Answer: What you are describing seems to indicate an infestation of a gouty oak gall. They are small wasps that lay eggs on new twigs in early spring, and when the latvae begin to pupate, the branches form a woody gall as a nest site. These can kill a branch. If this tree is not an oak, you may be seeing "black knot" on a wild cherry tree. You can click here to schedule a visit from one of our experts.
 
14. Question: We have many Soft Touch Holly bushes planted in front of our home. They were doing quite well, but now a few of the leaves are turning brown and a couple of them died. Why is this is happening?
Answer: Based on the symptoms you describe, several different pest and/or cultural problems could be to blame. Please contact our professionals by clicking here.
 
15. Question: Can I pay my bill online?
Answer: Yes you can. Log into the Your Account section of the site to view open invoices. From there, follow the onscreen directions to pay your bill online.
 
16. Question: Where would I find expert advice on what tree should replace the diseased crab apple that we are removing? It will play a prominent part in our landscape and I don't want to make a bad choice.Additionally, I might want to purchase a more mature specimen than what our local nursery would stock. We would have it professionally installed. Can Bartlett help in this endeavor or point me in the correct direction?
Answer: You will want to consider soil condition (pH, nutrient content, organic matter) before selecting a tree. It is always easier to select the proper tree/species for the soil condition rather then trying to adjust the soil in the future to promote a healthy tree. Their are certain cultivars that are less susceptible to specific diseases. This will allow you to choose from a wide selection of trees. You can also schedule an appointment for an in-person consultation by clicking here.
 
17. Question: One of my huge, decades-old maple trees still has last years seed pods hanging from bare branches, while the other maples near it are in full leaf and flower. Then I noticed while driving around the local area that many maples of varying ages are in the same state. Have they all been killed off by the lengthy frosts last autumn?
Answer: I am not aware of any problems that have been killing off mature maples. The frost shouldn't really cause a problem with these trees as they are generally hardy. In extreme cases, trees can die quite quickly with no real evidence of problems. These problems would generally relate to root problems that may have been causing less obvious problems for sometime. Contact our professionals at Bartlett Tree Experts to schdule a complimentary visit.
 
18. Question: Several Horse Chestnut trees grow on the perimiter of our garden, and the problem caused by the Cameraria ohridella is very evident this year. I've always collected the leaves in late autum for composting. Given the diseased nature of the leaves, is composting acceptable? Also, your article on this subject, "Halting the loss of a National Treasure" explains that treatment is possible. In the absence of treatment, how long before the tree decays to the point of being in danger of falling?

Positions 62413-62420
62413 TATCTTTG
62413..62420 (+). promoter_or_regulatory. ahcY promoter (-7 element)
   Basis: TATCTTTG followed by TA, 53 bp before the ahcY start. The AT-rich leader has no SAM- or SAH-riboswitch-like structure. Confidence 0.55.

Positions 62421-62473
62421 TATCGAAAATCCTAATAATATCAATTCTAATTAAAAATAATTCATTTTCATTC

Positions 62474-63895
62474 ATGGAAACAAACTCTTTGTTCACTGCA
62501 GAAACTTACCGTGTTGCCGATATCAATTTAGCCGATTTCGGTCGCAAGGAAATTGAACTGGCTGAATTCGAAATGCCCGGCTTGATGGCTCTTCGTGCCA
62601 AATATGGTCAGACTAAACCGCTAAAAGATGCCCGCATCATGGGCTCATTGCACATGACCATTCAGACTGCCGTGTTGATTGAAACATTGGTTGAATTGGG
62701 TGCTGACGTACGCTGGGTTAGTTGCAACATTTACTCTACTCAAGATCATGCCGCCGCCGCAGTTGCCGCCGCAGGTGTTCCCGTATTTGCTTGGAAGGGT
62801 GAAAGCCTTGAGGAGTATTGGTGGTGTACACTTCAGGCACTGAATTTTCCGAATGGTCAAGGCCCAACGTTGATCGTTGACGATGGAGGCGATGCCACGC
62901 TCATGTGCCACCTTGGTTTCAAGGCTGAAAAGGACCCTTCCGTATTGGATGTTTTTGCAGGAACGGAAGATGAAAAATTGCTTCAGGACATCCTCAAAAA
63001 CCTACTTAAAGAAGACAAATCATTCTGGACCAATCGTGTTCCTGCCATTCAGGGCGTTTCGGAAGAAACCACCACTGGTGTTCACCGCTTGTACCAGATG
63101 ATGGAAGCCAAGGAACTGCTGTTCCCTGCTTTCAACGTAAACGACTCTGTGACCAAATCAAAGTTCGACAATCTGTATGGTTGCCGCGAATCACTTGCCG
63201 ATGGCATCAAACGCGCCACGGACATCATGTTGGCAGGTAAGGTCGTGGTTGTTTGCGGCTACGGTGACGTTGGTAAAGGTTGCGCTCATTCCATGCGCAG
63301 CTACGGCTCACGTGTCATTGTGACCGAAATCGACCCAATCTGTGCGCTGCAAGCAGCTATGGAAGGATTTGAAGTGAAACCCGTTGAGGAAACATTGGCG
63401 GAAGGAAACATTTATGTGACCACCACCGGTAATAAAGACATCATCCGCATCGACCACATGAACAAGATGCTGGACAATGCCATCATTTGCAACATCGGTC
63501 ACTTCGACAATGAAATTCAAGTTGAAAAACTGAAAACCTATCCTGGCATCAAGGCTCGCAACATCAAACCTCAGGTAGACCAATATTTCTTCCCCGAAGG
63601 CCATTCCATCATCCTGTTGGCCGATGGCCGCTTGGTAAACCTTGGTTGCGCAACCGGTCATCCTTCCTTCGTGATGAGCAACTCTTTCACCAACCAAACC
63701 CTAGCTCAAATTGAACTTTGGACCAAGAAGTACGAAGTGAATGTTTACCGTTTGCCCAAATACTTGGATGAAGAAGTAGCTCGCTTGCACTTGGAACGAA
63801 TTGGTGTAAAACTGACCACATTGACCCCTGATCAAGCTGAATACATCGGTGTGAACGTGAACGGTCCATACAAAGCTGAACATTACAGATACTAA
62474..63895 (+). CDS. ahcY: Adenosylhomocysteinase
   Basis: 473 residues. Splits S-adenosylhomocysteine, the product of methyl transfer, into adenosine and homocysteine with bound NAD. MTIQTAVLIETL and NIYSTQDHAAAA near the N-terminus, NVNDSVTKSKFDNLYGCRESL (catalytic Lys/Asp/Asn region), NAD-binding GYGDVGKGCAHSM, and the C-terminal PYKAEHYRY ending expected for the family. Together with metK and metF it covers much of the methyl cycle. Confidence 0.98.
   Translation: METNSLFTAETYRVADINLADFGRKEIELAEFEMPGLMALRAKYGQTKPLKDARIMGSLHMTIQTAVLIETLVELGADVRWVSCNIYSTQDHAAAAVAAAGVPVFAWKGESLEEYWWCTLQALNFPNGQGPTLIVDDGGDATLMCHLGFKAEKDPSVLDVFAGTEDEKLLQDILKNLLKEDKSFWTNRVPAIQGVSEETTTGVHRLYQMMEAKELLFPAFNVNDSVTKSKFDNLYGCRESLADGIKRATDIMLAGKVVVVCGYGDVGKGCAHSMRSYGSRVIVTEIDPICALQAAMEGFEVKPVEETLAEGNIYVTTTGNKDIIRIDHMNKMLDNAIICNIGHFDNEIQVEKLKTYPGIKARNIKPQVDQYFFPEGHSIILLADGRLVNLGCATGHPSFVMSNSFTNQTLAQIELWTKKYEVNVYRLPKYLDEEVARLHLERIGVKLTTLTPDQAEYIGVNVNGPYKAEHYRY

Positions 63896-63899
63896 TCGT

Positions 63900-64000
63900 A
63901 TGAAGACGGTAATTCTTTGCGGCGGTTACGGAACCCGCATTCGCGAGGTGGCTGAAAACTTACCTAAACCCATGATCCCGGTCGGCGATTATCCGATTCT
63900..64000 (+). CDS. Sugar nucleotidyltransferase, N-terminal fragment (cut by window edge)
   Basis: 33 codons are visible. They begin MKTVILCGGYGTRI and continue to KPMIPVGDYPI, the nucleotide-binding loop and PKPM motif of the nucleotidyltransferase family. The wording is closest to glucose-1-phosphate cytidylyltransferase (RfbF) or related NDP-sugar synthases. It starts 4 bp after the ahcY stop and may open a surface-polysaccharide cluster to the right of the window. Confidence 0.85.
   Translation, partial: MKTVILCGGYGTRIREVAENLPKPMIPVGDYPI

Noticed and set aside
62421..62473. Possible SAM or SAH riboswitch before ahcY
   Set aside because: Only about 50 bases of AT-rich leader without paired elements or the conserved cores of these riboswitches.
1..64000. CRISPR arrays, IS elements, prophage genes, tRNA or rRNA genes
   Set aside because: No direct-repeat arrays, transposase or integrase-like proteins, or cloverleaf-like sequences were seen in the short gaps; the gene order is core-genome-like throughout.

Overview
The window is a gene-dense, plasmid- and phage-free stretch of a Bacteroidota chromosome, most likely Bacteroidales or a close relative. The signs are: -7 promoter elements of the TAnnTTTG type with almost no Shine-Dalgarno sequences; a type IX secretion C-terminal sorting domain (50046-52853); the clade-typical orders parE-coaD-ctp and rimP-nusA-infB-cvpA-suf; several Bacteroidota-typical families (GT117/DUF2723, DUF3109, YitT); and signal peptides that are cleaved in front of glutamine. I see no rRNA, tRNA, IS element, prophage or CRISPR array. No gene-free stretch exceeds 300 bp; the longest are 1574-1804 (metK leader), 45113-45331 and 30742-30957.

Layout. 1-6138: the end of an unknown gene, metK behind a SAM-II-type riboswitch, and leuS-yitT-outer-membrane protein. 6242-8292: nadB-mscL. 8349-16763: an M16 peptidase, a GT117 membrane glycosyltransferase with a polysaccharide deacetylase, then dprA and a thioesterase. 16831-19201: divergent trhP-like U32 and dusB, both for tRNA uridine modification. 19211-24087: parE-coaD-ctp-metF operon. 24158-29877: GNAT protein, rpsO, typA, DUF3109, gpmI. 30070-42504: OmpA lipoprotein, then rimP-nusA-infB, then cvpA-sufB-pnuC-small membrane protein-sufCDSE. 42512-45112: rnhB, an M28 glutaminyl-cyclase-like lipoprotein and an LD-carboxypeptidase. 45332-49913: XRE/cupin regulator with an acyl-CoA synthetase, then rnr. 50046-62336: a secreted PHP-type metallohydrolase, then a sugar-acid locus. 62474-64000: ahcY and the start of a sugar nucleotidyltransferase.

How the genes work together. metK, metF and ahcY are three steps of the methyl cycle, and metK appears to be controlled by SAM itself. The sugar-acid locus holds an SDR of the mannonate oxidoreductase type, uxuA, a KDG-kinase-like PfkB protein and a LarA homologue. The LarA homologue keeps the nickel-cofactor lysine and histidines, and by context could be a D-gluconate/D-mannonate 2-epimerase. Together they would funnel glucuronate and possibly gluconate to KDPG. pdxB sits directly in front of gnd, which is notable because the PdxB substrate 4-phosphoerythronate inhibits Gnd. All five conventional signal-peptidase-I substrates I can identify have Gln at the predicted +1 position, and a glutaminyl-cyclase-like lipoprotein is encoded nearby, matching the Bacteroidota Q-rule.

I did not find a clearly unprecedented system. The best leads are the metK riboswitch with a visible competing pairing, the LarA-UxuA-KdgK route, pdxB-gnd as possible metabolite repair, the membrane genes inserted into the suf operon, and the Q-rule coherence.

Answer: The contaminated leaves can contain the overwintering pupae so if you can, get them off site, or burn to reduce the level of reinfection. However, this may only have limited effect due to pupae ending up in the ground around the tree(depending on surface around the tree). Secondly, Cameraria does not directly decay the tree, it defoliates the tree early leading to potential stress in the longer term. Also the trees may be subject to 'Bleeding Canker' which can be the more major problem regarding stability. The best thing would be for us to have a look at the trees to assess their condition and make some recommendations from there. Click here to schedule an appointment.
 
19. Question: My Magnolia tree is roughly 30 feet tall and about 40 years old. As of late spring, some leaves are wilted and the newer leaves are a lighter green. The flowers are still blooming but quickly wilt and die. We had a dry winter but I've been giving plenty of water. Any suggestions?
Answer: The problem is likely due to a root or soil related problem- possibly a girdling root, excess soil over the root flare, or root disease. Contact a certified arborist to insepect the tree and the site to determine potential causes of the problem. Magnolia trees in Texas are relatively free of serious pest problems that would cause these symptoms so the problem is like due to a site or condition.
 
20. Question: In the past few days our landscape boxer bush, which is about five feet high and three feet around, seems to be beset with a disease. All the leaves are turning yellow. The rose bushes next to them seem to remain healthy. What is happening?
Answer: Click here to schedule an free consultation with one of our arborists, so we can better assess your issue.
 
21. Question: My Hemlock Tree is losing foliage. The branches are bare of needles, except for top of tree. There is new growth but bare branches still remain. Can the tree be salvaged?
Answer: There may be an insect problems affecting your Hemlock. It would be best to have one of our professionals come out for a free consultation. Click here to schedule your appointment.
 
22. Question: We have a tree that is 36 inches in diameter. It has lost or is losing leaves at the top very early. These leaves have brown spots. What is wrong and what can we do?